Peak performance: how fabrics & technical brands are changing the game

by Elise Diamantini
Public School vest and shirt; Bespoken shorts
Public School vest and shirt; Bespoken shorts

In response to the male consumer’s growing interest in fashion, tech and health, retailers are shifting assortments. Performance fabrics are penetrating all categories from suiting to sportswear, from streetwear to designer collections. Here, we uncover how performance fabrics and technical brands are changing the menswear game…

Everyone is trying to get a piece of the performance pie. Even Google, which has been attempting to break into the fashion market for some time, is introducing a smart fabric. The New York Post recently reported that Google is developing fabric technology that “will make shirts, pants and other articles of clothing responsive to swipes and taps the same way touchscreens are.” Technological advances in fabrics and fibers are allowing more brands to offer functional fashion, and the trend is projected to continue.

Fashion Meets Function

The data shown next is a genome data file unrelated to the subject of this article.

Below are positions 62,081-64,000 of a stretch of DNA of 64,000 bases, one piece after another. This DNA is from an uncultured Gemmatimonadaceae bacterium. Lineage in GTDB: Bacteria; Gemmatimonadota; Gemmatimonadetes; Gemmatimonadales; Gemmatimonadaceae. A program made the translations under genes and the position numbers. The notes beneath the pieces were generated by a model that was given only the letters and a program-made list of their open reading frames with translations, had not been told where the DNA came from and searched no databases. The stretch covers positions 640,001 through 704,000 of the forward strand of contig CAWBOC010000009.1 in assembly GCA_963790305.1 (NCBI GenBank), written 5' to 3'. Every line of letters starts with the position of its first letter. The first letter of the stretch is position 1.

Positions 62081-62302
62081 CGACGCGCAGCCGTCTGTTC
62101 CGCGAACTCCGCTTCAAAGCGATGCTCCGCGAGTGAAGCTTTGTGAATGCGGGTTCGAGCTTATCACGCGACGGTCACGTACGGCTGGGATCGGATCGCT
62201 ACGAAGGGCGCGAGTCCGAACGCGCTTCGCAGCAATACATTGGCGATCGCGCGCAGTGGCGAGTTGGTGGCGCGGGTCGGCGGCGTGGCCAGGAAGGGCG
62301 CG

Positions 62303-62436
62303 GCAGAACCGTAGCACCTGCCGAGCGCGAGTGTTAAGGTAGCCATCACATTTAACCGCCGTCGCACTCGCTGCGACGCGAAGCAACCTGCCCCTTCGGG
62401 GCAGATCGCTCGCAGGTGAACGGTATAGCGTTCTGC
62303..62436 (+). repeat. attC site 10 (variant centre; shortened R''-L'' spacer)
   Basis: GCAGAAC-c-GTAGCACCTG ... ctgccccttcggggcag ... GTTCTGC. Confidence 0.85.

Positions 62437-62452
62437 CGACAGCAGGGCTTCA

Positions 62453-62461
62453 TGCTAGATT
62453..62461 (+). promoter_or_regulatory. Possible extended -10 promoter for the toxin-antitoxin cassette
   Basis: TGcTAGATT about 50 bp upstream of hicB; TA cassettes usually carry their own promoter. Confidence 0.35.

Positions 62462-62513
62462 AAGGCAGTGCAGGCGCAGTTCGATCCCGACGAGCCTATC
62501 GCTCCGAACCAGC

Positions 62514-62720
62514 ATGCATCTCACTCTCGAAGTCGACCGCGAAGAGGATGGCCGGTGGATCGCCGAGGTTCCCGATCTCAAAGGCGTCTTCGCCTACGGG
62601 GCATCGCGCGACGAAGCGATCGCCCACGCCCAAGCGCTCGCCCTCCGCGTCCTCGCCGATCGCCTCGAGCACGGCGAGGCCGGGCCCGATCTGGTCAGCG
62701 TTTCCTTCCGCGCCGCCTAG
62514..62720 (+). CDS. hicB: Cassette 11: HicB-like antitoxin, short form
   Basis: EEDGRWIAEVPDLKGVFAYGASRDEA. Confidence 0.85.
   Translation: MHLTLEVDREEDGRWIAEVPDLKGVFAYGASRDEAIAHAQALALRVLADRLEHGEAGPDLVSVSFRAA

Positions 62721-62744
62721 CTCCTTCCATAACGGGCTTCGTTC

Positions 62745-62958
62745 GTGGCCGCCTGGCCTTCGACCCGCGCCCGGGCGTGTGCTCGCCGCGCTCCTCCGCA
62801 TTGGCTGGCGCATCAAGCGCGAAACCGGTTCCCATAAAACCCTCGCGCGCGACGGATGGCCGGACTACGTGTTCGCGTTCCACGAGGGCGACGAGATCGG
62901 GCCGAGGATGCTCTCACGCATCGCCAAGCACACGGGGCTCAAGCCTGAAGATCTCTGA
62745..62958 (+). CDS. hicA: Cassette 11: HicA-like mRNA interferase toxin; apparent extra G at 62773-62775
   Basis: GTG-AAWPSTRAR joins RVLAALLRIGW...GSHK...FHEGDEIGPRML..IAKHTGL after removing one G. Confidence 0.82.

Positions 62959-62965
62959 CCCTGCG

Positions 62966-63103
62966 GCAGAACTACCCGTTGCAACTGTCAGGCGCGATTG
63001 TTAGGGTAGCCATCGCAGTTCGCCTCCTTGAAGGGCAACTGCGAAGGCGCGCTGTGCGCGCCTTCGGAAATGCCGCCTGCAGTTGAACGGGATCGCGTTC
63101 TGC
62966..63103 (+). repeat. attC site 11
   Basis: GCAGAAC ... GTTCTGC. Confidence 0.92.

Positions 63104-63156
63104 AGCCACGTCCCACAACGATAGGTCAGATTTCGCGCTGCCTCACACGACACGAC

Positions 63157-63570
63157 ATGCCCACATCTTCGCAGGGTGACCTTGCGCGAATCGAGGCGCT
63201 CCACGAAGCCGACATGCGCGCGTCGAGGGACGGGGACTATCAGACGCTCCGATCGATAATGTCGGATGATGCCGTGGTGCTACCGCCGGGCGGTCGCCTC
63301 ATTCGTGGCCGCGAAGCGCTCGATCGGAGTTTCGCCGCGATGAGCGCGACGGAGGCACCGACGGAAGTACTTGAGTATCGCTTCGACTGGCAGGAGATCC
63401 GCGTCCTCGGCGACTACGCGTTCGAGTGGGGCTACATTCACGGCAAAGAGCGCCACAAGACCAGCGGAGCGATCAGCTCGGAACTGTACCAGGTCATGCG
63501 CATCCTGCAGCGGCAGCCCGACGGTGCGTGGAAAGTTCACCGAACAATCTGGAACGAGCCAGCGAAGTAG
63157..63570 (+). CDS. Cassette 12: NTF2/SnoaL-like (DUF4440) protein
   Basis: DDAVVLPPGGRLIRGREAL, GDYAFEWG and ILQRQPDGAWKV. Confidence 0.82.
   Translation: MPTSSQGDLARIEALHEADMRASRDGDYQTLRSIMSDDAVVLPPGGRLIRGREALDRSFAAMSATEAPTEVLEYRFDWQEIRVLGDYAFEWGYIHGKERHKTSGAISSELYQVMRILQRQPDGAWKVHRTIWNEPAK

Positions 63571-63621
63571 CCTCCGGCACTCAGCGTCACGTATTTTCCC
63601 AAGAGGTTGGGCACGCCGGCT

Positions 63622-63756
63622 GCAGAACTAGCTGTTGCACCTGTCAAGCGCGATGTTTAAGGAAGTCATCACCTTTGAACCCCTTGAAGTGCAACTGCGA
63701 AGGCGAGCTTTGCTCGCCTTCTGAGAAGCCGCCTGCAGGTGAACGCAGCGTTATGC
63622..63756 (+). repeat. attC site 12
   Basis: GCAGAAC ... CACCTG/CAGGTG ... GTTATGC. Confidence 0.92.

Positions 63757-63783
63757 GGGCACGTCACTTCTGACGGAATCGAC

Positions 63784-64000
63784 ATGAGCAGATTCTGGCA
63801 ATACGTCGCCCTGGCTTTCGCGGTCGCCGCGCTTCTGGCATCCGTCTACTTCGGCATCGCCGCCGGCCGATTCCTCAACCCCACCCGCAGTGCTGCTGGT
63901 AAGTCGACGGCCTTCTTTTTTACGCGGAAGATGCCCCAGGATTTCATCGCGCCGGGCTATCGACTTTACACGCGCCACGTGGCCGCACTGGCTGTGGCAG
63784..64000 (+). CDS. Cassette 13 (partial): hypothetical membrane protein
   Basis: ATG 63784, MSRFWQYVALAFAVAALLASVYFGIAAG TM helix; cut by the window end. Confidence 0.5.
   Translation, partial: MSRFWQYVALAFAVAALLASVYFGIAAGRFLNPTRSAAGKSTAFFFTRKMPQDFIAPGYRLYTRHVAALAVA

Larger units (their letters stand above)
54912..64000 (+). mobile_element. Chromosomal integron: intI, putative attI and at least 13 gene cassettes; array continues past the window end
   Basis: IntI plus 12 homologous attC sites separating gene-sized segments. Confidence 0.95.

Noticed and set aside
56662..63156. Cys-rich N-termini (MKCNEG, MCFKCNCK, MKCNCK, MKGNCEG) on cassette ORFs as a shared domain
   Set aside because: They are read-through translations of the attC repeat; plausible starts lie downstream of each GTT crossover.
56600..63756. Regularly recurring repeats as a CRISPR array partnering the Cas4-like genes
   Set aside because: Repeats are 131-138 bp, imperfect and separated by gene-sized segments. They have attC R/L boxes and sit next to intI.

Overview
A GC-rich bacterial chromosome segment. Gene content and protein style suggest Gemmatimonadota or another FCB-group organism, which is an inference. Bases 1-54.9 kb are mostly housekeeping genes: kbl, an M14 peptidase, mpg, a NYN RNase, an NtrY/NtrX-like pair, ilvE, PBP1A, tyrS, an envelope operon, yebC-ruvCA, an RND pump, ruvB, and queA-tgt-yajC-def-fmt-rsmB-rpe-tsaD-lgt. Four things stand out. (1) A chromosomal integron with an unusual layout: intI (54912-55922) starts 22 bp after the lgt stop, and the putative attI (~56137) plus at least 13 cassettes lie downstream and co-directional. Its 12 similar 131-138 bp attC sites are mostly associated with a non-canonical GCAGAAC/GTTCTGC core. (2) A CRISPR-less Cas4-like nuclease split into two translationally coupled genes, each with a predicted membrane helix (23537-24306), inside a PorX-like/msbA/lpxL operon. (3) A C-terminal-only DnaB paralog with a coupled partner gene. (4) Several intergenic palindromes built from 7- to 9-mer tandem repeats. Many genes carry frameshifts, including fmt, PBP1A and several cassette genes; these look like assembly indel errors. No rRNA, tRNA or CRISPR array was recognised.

It might sound obvious, but retailers agree that performance must incorporate fashion and function. “By fusing fabric technology from activewear with sportswear and clothing, the modern wardrobe now features a host of innovations including increased durability, stain resistance, breathability, anti-wrinkling and stretch,” explains Belinda Yu, Harry Rosen’s sportswear and outerwear buyer. “Performance wear extends across categories. In outerwear, we see stretch nylon down jackets and fabrics that keep your body at a consistent temperature as well as improvements in water resistance, memory yarns and ventilation. In suiting, we see performance fabrics that wear comfortably on an eight-hour flight, that stretch, can be folded and still look impeccably professional upon arrival.”

Durand Guion, VP and fashion director at Macy’s, says performance covers a broad range of classifications. “There are certainly customers who are well informed about wicking, UV protection and water resistance. There are also those who prefer to wear clothing with a nod to athletic design, whether on the course or at the clubhouse.”

At Saks Fifth Avenue, active is more important than performance. VP and fashion director Eric Jennings explains, “We’re interested in dressing the guy going to and from active sports. There’s a shift towards more casual, active-inspired sportswear in the market and we’re adjusting our assortments accordingly.” He says brands like Adidas/Porsche Design, J. Lindeberg Sport, EA7 and Orlebar Brown are currently selling.

The Impact of Active and Athleisure